This is a continuation segment of the previous orchid post from our recent Hilo orchid show in Hawaii. I’m presenting some of my favorite orchids, the truly exotic and frilly varieties and also my best orchid photographs capturing these amazing beauties.
I do have to apologize, for some reason the names I marked down to document all these orchids are not corresponding with the numbered series from my camera (not really sure how this happened) so, what I think I will do instead is discuss some of the unique ways I see, capture and present these orchids at their utmost beauty.
A close up macro of this red Vanda – an unusual color for this species.
One of my favorite ways of photographing orchids is to backlight them, meaning having the sun behind the flowers which then highlights the lighter areas of the flower, making them glow and more translucent. A very effective way of presenting many of the delicate types here including these gorgeous Paphiopedilums. Now you do have to have enough light in the front to capture the details so I would use a higher ISO setting if you have a DSLR camera. If you have a simple point and shoot, then the automatic mode will set the exposure and decide if a flash is necessary.
Another common technique I use regularly is to fill up the frame with your subject and distance them from your background. That way can see more intimate details of these flowers including the petals, stamens and lips. If you can manually crop to the main focus, you will really capture the essence of each particular flower and make your photography stand out like this chartreuse cattleya.
I always strive to capture natural light especially when its very difficult to use flash or have a tripod available in these larger venues unless you are able to access these events separately without the crowds. Again, its better to use a higher ISO setting to allow for dim lighting.
Shooting at aperture mode (AV) allows me to change depth of field and eliminate unwanted background noise which makes the flowers shine. I tend to focus on shallower depth of field to get me closer to the subject and blur the background. I’m not sure if a point and shoot allows for this feature, maybe a macro mode setting might eliminate the background noise. Or in some cameras, there is a flower close up mode that would also work well.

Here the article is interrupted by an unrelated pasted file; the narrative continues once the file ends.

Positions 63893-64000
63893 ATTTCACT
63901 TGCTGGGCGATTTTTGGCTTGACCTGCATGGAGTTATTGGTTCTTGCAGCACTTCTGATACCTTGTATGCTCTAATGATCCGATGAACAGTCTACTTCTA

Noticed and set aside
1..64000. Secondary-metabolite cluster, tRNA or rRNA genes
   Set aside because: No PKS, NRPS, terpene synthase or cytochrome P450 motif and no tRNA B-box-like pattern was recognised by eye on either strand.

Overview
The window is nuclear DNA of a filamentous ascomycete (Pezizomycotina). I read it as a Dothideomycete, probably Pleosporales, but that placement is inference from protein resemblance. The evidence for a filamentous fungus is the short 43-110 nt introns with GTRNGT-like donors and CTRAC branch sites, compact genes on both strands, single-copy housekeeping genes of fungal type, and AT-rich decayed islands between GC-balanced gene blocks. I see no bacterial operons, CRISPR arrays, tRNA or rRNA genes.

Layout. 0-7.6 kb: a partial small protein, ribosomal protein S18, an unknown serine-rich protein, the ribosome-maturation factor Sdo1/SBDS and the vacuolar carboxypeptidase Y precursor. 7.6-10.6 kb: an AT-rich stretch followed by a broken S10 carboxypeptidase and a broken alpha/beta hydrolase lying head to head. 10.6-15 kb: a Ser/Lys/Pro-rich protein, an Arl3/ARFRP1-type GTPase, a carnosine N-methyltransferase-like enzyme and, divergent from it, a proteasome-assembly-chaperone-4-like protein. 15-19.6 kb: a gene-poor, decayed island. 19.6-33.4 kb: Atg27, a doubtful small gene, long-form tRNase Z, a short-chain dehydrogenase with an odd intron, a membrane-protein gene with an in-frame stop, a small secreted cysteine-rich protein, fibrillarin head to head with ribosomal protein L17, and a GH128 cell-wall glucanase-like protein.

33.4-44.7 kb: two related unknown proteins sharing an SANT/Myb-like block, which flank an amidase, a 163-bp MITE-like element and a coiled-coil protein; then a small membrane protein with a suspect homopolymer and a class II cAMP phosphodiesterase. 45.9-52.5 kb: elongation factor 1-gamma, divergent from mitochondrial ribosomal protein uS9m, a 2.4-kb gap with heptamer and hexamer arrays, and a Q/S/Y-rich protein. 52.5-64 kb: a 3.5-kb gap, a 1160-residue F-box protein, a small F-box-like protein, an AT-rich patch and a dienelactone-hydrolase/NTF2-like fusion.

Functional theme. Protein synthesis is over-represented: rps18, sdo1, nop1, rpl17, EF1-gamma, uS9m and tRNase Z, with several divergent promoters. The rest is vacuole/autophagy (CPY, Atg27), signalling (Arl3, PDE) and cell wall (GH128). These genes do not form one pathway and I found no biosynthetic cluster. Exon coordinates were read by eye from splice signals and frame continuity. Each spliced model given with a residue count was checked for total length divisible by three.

Always try to isolate your subject matter, move around the subject to find the optimum spot where it really looks special (some times the back shot can be more interesting that the front shot ). I sometimes create a small pinhole opening with one finger to view from so it tries to capture a macro shot without using the camera and giving you a quick impression.
Go on in and get those macro shots, in both DSLR’s and point and shoot cameras, there are macro modes that will allow you to get in closer and capture those really close up details and make them look crisp. Go for a focus detail or try an abstract macro.
On that note, I always try to minimize the background especially for detailed shots, I will look for solid and non-busy backgrounds, black for me is ideal. If you can isolate the orchid or even move it to a more ideal background, then do so. (at least if someone will allow you to do this)
Look for something unique or really outstanding flowers that you haven’t seen before and spend more time looking at them and seeing what the best angles are to capture them in photo. Beautiful blue/purple tones always draw me into these striking Brassavolas.
Have fun and talk to these growers/exhibitors and try to learn more about a certain species that you are attracted to and document this information. Do try to make sure your photo matches the number shot of your camera. Last, try to let your camera tell a story about this special orchid, it should do just that if you spend time and enjoy these voluptuous beauties.
Spend the time to see the subject at different levels, from the top, or the bottom or the side Look at the lighting coming from different angles to your subject. You will come up with many more interesting compositions and present a more dynamic photograph.
Go for the environment photo, so it also tells you the story of the show. This will tend to be a larger shot with a smaller aperture or in point and shoot normal view with little zoom. You want to capture and tell the story of this wonderful event. Just make sure to fill in the frame and take out all the un-necessary background.
I hope that these tips help in you in capturing better flower photographs, these are my tried and true concepts that I have learned from others and works best for me. Go out in your garden today and take a few with these thoughts in mind.
To visit other gardens today go visit http://flowersfromtoday.blogspot.com/
To see other posts for fertilizer friday go and visit http://www.tootsietime.com